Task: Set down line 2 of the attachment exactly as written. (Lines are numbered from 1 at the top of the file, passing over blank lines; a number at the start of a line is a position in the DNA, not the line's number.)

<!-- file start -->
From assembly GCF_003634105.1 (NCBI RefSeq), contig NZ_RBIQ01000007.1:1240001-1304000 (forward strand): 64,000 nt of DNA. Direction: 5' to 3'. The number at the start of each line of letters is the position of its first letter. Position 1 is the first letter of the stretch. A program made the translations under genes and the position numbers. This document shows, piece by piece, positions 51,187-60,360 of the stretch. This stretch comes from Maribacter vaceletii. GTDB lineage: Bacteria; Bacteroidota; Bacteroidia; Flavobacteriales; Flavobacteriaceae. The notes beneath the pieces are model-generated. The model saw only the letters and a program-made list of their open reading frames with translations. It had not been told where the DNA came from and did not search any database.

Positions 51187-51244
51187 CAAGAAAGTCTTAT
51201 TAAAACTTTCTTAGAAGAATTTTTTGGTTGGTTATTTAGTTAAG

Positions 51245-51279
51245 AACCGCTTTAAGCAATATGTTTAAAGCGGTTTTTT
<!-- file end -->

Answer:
Positions 51187-51244